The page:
Meet Leslie Bowles. Bowles is the new Senior Director of Philanthropy & Community Engagement at Women’s Fund Central Indiana. In this newly created role, she will provide strategy, direction, and oversight for all aspects of Women’s Fund’s fundraising, cultivation and stewardship.
What excites you about your new role?
I am so excited to join the Women’s Fund of Central Indiana team! For almost 25 years we have been focused on improving the lives of women and girls in our community. As a Black woman, I am impressed with our commitment to investing in programs and resources that uplift every woman in our community and acknowledging the additional barriers Black and Brown women face. I am excited to connect with women in our community who are committed to advancing access and equity and helping to raise funds to increase our impact in Central Indiana.
In this past year, what book, movie or album resonated with you in the strongest way and why?
During the COVID-19 pandemic and racial awakening America has been reeling from in 2020, I had a lot of time talking with my children about racism in America and how they are feeling. As a result, I spent time reading (and re-reading) books about race in America. After listening to a podcast, I read “My Grandmothers Hands: Racialized Trauma and the Pathway to Mending Our Hearts and Bodies,” by Resmaa Menakem. The book struck me because he talks about the intergenerational trauma of White supremacy and how it not only affects Black and Brown Americans, but all Americans. So often Americans want to read a book, have a quick conversation and wash their hands of dealing with issues of race, in particular White supremacy, but this book was a reminder that racialized trauma is embedded into our culture and there is so much work for us to continue to do if we want to really deal with mental and emotional trauma.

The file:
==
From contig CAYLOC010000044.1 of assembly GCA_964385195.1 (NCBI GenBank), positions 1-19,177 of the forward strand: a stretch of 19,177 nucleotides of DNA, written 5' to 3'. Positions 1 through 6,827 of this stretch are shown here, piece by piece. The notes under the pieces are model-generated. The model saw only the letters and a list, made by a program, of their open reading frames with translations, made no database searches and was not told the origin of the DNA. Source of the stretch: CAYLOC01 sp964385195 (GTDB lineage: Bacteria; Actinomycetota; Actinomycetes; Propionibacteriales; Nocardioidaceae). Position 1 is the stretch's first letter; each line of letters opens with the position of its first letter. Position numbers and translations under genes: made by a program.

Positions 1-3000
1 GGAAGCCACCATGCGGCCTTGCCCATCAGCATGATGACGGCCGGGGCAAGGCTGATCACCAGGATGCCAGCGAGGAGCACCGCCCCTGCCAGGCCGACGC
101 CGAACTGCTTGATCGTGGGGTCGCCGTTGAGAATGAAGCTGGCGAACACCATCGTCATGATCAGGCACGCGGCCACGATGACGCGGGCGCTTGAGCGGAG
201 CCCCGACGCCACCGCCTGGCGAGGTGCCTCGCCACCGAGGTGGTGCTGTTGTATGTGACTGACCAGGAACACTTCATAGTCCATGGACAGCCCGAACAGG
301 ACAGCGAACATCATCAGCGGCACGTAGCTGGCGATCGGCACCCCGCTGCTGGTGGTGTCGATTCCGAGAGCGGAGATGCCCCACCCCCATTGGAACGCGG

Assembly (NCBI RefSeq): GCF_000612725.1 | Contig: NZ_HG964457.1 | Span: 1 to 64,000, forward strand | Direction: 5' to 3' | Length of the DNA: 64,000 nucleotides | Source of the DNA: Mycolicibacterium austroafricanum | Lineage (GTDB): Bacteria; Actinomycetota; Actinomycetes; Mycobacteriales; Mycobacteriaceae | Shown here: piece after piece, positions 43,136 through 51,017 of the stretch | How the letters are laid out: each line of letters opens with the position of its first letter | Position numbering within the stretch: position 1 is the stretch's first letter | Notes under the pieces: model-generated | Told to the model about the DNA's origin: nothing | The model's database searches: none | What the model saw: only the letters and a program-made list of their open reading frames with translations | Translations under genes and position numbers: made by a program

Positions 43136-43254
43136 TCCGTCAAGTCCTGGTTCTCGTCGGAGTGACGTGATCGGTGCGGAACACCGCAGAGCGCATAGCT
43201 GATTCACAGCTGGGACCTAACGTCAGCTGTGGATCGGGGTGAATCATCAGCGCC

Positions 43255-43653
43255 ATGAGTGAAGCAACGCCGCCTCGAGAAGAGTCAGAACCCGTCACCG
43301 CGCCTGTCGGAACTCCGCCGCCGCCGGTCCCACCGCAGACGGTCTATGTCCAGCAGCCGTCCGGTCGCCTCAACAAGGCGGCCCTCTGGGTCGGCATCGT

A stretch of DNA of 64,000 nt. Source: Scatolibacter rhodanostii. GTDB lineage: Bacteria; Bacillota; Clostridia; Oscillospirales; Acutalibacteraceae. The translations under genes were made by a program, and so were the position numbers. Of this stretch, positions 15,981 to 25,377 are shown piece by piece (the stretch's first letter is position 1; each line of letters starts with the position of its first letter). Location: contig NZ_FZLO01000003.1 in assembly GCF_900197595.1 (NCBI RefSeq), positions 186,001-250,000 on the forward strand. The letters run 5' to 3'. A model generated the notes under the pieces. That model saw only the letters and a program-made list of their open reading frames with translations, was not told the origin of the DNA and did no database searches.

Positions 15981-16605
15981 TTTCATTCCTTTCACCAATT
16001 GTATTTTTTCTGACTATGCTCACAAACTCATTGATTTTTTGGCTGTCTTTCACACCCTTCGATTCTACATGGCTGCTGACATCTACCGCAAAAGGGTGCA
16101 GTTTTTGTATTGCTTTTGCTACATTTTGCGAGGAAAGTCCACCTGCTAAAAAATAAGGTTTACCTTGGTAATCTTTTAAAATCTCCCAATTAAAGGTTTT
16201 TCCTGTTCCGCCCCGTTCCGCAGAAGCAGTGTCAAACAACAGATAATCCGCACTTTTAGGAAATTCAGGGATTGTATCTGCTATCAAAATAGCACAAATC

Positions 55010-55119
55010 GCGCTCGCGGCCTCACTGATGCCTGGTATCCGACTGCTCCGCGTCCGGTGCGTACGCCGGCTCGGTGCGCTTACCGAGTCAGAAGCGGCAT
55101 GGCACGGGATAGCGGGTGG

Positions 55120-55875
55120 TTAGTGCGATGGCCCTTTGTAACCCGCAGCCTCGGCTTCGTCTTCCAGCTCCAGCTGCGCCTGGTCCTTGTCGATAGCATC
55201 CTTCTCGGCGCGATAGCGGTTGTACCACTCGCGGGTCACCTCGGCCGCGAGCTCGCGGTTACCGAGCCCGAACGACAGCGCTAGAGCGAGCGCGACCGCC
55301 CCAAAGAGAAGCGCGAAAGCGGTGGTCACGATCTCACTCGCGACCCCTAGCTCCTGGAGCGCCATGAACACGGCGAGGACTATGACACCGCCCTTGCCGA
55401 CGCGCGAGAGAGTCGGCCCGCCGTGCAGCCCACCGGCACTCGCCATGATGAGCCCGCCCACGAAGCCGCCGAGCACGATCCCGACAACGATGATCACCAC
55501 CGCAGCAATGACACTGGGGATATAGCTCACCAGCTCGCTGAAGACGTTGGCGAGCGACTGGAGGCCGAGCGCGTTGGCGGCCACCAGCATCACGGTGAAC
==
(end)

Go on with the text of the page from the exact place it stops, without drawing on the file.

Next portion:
What’s one thing you’re learning now, and why is it important?
I am learning to take time for myself. As a mother of three—Phillip (12), Samantha (6) and Jacob (5)—and wife, like many women, I have often put unnecessary pressure on myself to do everything. Cooking, cleaning, helping with homework, playing games with my kids and all of the things that society has said are “our responsibility.” For years my husband has asked to help more, but I have struggled to let go for the sake of perfection. Seeing so much pain and death over the past year has taught me to follow author Tiffany Dufu’s advice and Drop the Ball by sharing responsibility with my husband, giving myself grace, and making time for myself so I can take care of others.
What’s your favorite way to unwind after a busy day?
At the end of every day, I try to spend at least 30 minutes reading. It helps me to relax and focus on something outside of myself. I also love to cook for my family and now that my kids are getting older they like to help me in the kitchen
What’s your most recent act of equity?
As a woman of color, I recognize the importance of supporting other women of color, who unfortunately are often overlooked by colleagues and leadership in many organizations for promotions, trainings, and opportunities for growth. Particularly at this moment where women are losing their jobs at unprecedented numbers, I am making myself available to younger professionals. I have spent time during the pandemic having virtual meetings with young professionals, helping them with their resumes and interview preparation, and connecting them with people when I hear of open positions. During my career, I have had people of color who made themselves available to me and I feel it is important to be a resource to young professionals.